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CARBON FIBER is high tech in aerospace, Formula One, and other specialized applications. Compared with traditional materials, it can be engineered to be incredibly strong and lightweight—yet, at $10/lb., it’s also extremely expensive. (Aluminum alloys, by contrast, are priced in ¢/lb.)
So why a carbon-fiber skateboard?
Think recycling. Or, rather, what some call ‘’upcycling.”
In fact, according to The Orange County register, January 21, 2018, this is the business plan of 121c Pure Carbon. Aided by Kickstarter campaigns, this southern California company has already sold 350,000 custom-graphics carbon-fiber skateboards. The carbon fiber source is scrap left over from trimming components fabricated in the aerospace industry.
Ordinarily, these trimmings (as much as 40 percent of the material in worst case) end up as landfill. Upcycling makes a lot of sense, particularly until cost diminishes as high-volume use of carbon-fiber components becomes more widespread. Automotive applications, for instance, are still specialized, as with the BMW i8 hybrid’s bodywork or M3’s roof panel.
With regard to recycling, carbon-fiber components are more like tires than plastics: Complexly engineered, a carbon-fiber piece cannot be reverse-engineered to its original state. Once cured, there’s no turning back this composite of carbon fibers specifically aligned in a resin base.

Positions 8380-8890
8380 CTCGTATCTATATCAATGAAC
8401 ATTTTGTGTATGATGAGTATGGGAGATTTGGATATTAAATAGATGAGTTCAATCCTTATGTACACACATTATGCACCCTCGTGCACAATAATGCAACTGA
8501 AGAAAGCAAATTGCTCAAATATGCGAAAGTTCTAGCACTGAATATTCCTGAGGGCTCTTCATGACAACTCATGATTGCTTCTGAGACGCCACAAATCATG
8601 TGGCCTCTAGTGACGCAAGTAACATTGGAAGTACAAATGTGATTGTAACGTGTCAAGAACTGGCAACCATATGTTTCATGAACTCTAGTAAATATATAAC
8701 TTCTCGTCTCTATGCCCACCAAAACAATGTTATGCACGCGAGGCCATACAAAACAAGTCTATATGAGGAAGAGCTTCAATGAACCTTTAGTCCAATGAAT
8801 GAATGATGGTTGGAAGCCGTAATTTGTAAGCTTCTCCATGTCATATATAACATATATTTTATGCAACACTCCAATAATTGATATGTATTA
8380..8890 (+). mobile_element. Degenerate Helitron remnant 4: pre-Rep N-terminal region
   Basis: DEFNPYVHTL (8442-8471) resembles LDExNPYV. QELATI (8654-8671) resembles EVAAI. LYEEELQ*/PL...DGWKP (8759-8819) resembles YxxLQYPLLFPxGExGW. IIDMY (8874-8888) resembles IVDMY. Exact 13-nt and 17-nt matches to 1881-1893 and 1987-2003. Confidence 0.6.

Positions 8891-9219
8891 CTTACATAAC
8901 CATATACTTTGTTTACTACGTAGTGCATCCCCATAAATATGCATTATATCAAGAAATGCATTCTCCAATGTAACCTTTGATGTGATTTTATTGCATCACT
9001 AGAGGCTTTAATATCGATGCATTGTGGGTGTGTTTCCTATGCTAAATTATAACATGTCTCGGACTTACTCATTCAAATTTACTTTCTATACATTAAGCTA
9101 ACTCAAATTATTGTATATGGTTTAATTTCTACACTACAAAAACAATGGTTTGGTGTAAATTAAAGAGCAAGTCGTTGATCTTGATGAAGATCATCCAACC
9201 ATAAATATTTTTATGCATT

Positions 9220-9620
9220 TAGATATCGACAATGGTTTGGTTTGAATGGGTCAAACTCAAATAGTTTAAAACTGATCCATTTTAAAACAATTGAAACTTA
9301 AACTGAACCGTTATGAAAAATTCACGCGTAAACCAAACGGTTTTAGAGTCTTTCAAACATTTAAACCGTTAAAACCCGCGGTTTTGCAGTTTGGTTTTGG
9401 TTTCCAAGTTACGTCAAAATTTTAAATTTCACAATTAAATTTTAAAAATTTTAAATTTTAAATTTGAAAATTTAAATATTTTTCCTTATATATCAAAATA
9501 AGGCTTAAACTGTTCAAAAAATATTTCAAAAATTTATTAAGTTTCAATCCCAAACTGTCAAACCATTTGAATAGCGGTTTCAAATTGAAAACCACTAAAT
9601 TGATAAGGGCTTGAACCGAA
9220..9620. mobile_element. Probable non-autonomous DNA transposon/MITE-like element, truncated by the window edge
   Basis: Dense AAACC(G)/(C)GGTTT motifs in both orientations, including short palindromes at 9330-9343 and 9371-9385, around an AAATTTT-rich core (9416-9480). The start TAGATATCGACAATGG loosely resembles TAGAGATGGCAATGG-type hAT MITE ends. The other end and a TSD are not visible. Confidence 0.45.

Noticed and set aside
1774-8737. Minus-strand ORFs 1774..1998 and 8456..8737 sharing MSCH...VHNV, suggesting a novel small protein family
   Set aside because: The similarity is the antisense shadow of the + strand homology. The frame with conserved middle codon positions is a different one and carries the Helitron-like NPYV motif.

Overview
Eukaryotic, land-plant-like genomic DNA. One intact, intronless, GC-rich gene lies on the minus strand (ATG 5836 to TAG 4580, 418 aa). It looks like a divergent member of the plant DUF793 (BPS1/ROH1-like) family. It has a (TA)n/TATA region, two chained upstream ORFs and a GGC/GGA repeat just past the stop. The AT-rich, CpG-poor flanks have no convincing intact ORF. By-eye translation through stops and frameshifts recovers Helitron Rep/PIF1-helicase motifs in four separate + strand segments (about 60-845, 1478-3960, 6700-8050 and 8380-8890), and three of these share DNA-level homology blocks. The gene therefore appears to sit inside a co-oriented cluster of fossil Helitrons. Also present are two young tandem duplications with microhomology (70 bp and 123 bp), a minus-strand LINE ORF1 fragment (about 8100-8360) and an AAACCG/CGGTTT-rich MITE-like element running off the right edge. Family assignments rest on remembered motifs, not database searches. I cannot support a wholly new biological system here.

However, as exploited by 121c Pure Carbon, scraps of carbon fiber heated to around 250 degrees Fahrenheit (121 degrees Celsius, hence the company name) can be bonded into workable pieces. The pieces are then water-jet cut to desired shapes; skateboards, for example.
In fact, the skateboard’s fiber orientation might not be as precisely optimized as in an original carbon-fiber design. However, the skateboard still benefits from the light weight and stiffness typical of carbon fiber. Indeed, the skateboard is available in three different stiffnesses to accommodate rider weight. And, an important marketing point, it saves as much as 5 lbs. of material from the landfill.
Space Division Inc is a sister company of 121c Pure Carbon. Its marketing focuses on aerospace enthusiasts who seek ordinary objects such as key chains, bottle openers, briefcases, Christmas tree ornaments, and the like that are manufactured from this carbon fiber.
Years ago while testing at Ferrari’s Fiorano test track, I rescued a portion of an F1 carbon-fiber nose-wing endplate from the trash.
As for adding to my collection, I don’t skateboard, but I have been known to use a bottle opener or wine rack. ds
© Dennis Simanaitis, SimanaitisSays.com, 2018